Beef blows family budget

Beef blows family budget


Beef
Matthew Papandrea of Joe Papandrea Quality meats, Wetherill Park, Sydney.

Matthew Papandrea of Joe Papandrea Quality meats, Wetherill Park, Sydney.

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STRONG beef prices are affecting the meat supply chain, as both restaurants and families change their shopping habits.

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RETAIL beef prices have hit a six month high and consumers are turning to cheaper sources of protein, such as chicken and lamb.

The retail price of beef has risen one dollar a kilogram above last year’s average to 1710 cents a kg, and anecdotally, wholesale prices have risen by 30 per cent since January.

The latest household purchasing data from Nielsen Homescan Australia for Meat and Livestock Australia showed beef is still the most popular protein among Australians, with 35pc of total protein volume.

However, chicken is hot on the trail, lagging behind beef by just 0.2pc.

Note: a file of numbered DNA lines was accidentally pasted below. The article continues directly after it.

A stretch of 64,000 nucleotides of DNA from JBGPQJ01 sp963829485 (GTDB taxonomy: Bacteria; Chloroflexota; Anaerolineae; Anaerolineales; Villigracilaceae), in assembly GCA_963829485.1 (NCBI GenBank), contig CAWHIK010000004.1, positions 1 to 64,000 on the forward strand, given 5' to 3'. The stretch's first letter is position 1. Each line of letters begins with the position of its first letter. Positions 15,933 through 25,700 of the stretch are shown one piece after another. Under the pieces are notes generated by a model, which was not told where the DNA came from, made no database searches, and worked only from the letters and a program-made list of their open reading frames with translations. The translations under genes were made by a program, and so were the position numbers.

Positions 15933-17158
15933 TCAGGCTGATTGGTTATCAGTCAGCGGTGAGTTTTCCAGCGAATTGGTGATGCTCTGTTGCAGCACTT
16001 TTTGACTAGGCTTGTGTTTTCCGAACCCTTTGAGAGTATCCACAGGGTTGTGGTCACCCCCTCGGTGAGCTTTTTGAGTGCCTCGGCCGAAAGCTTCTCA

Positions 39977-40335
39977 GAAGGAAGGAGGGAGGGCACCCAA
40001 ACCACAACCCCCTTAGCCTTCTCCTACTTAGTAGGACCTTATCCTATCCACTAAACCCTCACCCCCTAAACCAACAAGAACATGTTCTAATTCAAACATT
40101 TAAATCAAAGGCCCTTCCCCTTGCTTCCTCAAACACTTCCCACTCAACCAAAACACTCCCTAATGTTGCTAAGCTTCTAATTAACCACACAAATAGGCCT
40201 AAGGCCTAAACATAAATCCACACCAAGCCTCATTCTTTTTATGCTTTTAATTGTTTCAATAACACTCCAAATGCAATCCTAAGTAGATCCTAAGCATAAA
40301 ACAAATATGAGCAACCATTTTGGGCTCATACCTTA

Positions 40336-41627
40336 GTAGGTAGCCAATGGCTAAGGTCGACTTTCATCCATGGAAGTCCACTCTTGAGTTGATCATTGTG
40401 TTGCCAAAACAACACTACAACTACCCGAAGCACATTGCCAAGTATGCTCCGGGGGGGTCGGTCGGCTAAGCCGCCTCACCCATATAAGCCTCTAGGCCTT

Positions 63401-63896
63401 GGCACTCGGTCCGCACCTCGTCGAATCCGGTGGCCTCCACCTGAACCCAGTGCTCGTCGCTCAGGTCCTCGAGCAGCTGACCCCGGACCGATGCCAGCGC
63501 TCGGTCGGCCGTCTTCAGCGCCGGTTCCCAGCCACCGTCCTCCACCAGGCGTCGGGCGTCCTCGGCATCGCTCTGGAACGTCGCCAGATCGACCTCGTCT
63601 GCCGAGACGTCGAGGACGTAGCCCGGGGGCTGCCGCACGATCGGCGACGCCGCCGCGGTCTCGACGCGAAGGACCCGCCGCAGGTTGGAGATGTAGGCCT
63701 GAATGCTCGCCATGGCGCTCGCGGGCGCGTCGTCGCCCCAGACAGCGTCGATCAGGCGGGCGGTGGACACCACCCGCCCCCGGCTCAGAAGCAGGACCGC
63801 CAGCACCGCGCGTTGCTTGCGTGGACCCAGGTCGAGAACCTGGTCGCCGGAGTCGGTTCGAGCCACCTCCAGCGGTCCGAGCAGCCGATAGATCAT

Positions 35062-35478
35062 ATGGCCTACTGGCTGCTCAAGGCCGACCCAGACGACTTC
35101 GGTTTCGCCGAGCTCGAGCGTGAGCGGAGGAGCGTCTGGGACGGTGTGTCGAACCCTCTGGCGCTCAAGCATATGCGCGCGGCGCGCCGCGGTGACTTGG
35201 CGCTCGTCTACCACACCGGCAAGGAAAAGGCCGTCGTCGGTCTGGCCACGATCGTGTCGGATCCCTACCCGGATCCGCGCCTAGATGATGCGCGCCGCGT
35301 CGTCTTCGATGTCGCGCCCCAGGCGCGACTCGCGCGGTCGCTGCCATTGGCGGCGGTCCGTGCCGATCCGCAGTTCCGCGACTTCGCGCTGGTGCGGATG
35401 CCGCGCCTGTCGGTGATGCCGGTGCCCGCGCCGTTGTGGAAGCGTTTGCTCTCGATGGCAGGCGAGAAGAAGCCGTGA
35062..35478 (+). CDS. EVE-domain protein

Australian Chicken Meat Federation chief executive Vivien Kite said consumer growth forecasts show the consumption of chicken could rise by three per cent in the next year.

“A large part of what is driving the growth in consumption of chicken is its competitive pricing and we expect to see even more competitive pricing as industry-wide productivity gains take effect,” Ms Kite said.

Mecardo beef analyst Augusto Semmelroth said favourable export conditions had driven the spike in beef prices.

“For the past two decades we generally sent 65pc of our beef to export, with 35pc consumed domestically, but in the past year (Australia) has started exporting 75pc of its product,” Mr Semmelroth said.

“This has put a lot of pressure on domestic prices and caused a massive spike in wholesale prices, which are being felt right along the supply chain.

“Each layer in the supply chain will try to push those rises to the next stage and inevitably consumers bear them and that’s exactly what we’re seeing now.”